Trypanophobia is the fear of needles, blood draws, or injections, and is often simply called needle phobia.
What Is Trypanophobia?
Few people enjoy getting injections or having their blood drawn, but needle phobia is far more than just a little anxiety or fear of pain. People with needle phobia are terrified of needles and may even put their own lives in danger to avoid an injection. Needle phobia can provoke a physical reaction that causes a person’s blood pressure to drop rapidly, and a few people have died from this reaction. Consequently, medical practitioners need to be particularly careful when treating people who have needle phobia.
Symptoms of needle phobia include:
- Panic, fainting, or hyperventilating around needles
- Fear of doctors
- Fear of watching other people get an injection
- Fear of blood or veins
- Avoiding procedures that involve a needle
What Causes Trypanophobia?
Sometimes a needle phobia has no cause, and some doctors have speculated that the fear of sharp objects could have an evolutionary origin. Needle phobia tends to run in families, and children of needle phobic parents are more likely to develop the phobia themselves. Traumatic experiences with needles, such as being restrained or mistreated by a doctor, can contribute to the development of needle phobia. Some people with the phobia may have unusual pain sensitivity and fear the pain more than the needle itself.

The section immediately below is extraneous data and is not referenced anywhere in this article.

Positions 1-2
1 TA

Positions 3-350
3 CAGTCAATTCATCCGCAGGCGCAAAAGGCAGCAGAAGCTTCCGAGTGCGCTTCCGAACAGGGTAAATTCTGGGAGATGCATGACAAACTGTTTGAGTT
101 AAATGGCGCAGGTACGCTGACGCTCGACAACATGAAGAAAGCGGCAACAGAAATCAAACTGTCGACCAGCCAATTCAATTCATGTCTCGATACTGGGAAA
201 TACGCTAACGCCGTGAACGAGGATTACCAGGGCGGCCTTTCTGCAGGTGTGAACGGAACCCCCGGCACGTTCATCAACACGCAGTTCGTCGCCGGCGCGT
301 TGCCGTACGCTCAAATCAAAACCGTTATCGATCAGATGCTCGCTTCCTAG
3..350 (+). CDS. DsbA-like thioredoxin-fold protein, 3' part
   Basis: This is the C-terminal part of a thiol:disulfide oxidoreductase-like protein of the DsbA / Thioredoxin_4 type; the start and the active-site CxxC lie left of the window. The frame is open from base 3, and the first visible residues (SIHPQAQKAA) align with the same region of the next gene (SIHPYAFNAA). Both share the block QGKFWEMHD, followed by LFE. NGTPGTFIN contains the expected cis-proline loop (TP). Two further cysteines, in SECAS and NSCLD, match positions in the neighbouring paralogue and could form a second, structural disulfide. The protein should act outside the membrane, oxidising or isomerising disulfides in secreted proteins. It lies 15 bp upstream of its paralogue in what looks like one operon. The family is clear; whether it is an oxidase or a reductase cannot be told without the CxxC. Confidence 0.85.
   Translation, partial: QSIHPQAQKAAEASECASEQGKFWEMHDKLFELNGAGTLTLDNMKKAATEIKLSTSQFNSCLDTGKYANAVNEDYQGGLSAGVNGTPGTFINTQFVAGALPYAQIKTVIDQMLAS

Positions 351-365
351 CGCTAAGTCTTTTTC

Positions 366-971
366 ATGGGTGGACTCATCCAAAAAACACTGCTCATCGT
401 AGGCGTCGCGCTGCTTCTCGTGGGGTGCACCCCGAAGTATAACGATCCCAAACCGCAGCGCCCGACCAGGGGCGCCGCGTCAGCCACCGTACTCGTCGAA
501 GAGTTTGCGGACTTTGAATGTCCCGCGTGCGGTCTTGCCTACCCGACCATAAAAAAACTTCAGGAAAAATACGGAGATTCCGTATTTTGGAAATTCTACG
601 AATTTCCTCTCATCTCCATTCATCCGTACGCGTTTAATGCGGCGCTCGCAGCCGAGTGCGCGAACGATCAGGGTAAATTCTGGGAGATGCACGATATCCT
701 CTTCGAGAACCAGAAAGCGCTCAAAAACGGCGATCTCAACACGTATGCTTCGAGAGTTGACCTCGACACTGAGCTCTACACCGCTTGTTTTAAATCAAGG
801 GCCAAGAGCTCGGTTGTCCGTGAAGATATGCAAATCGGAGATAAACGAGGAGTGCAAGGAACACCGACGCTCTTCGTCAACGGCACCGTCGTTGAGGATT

How Is Trypanophobia Treated?
A number of techniques can be used to treat needle phobia, and sensitive medical practitioners who are willing to take their time and understand the diagnosis can make injections and blood draws less traumatic. Hypnosis and behavioral therapy can be particularly effective, and some people with needle phobia benefit from numbing creams and other techniques designed to deaden the sensations associated with an injection or blood draw.
- Hart, P. S., & Yanny, W. (1998). Needle phobia and malignant vasovagal syndrome. Anaesthesia, 53(10), 1002-1004. doi: 10.1046/j.1365-2044.1998.00570.x
Last Updated: 01-17-2018
Please fill out all required fields to submit your message.
Invalid Email Address.
Please confirm that you are human.
jenOctober 24th, 2014 at 7:10 AM
what are some facts
AnonamousFebruary 9th, 2018 at 6:52 AM
I don’t know, but that’s what I’m looking for as well.
LexJanuary 22nd, 2018 at 9:31 AM
I am doing a project for school. It would be very appreciated if I could ask you some questions.
EmmeJuly 27th, 2018 at 7:49 AM
I have this phobia and it is debilitating. The needles alone are bad enough, but I have been restrained during injections and blood draws before, and that has made the phobia so much worse. Half the time, medical staff are incredibly patient and understanding, which is so appreciated; but the other half, they’re dismissive and rude (which also makes the whole thing worse). It’s an awful thing to deal with.
RegSeptember 5th, 2018 at 1:14 PM
I had a injection for my Prostate cancer and passed out ,was told that I had epilepsy. This was just the once was is so ,or a fear of needles?
Leave a Comment
By commenting you acknowledge acceptance of GoodTherapy.org's Terms and Conditions of Use.